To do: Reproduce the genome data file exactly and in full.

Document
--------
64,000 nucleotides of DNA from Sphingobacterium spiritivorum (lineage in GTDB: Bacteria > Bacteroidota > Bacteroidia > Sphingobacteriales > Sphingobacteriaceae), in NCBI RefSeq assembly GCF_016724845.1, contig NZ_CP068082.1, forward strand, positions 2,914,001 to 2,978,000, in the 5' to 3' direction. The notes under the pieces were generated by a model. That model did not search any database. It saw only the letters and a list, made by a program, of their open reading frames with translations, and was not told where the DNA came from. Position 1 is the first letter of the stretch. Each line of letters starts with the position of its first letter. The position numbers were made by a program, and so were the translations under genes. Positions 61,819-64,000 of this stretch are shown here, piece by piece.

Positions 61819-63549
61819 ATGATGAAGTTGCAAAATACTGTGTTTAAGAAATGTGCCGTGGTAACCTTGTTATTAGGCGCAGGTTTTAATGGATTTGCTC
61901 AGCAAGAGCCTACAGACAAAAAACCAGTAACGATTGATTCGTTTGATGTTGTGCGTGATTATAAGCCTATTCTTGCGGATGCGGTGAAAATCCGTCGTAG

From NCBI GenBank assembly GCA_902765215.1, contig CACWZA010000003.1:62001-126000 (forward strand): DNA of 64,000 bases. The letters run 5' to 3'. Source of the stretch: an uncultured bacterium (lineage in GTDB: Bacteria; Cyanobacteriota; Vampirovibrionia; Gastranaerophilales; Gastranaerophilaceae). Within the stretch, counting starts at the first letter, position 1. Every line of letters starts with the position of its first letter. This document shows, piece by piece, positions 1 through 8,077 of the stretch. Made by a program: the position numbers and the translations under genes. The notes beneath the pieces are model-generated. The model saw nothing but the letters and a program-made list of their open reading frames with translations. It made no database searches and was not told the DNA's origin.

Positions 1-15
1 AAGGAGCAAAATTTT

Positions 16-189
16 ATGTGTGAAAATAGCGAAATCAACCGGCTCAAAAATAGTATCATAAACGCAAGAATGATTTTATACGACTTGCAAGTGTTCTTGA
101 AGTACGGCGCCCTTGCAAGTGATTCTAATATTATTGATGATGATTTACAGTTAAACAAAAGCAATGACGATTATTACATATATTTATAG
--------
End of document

64,000 nucleotides of DNA from Sphingobacterium spiritivorum (lineage in GTDB: Bacteria > Bacteroidota > Bacteroidia > Sphingobacteriales > Sphingobacteriaceae), in NCBI RefSeq assembly GCF_016724845.1, contig NZ_CP068082.1, forward strand, positions 2,914,001 to 2,978,000, in the 5' to 3' direction. The notes under the pieces were generated by a model. That model did not search any database. It saw only the letters and a list, made by a program, of their open reading frames with translations, and was not told where the DNA came from. Position 1 is the first letter of the stretch. Each line of letters starts with the position of its first letter. The position numbers were made by a program, and so were the translations under genes. Positions 61,819-64,000 of this stretch are shown here, piece by piece.

Positions 61819-63549
61819 ATGATGAAGTTGCAAAATACTGTGTTTAAGAAATGTGCCGTGGTAACCTTGTTATTAGGCGCAGGTTTTAATGGATTTGCTC
61901 AGCAAGAGCCTACAGACAAAAAACCAGTAACGATTGATTCGTTTGATGTTGTGCGTGATTATAAGCCTATTCTTGCGGATGCGGTGAAAATCCGTCGTAG

From NCBI GenBank assembly GCA_902765215.1, contig CACWZA010000003.1:62001-126000 (forward strand): DNA of 64,000 bases. The letters run 5' to 3'. Source of the stretch: an uncultured bacterium (lineage in GTDB: Bacteria; Cyanobacteriota; Vampirovibrionia; Gastranaerophilales; Gastranaerophilaceae). Within the stretch, counting starts at the first letter, position 1. Every line of letters starts with the position of its first letter. This document shows, piece by piece, positions 1 through 8,077 of the stretch. Made by a program: the position numbers and the translations under genes. The notes beneath the pieces are model-generated. The model saw nothing but the letters and a program-made list of their open reading frames with translations. It made no database searches and was not told the DNA's origin.

Positions 1-15
1 AAGGAGCAAAATTTT

Positions 16-189
16 ATGTGTGAAAATAGCGAAATCAACCGGCTCAAAAATAGTATCATAAACGCAAGAATGATTTTATACGACTTGCAAGTGTTCTTGA
101 AGTACGGCGCCCTTGCAAGTGATTCTAATATTATTGATGATGATTTACAGTTAAACAAAAGCAATGACGATTATTACATATATTTATAG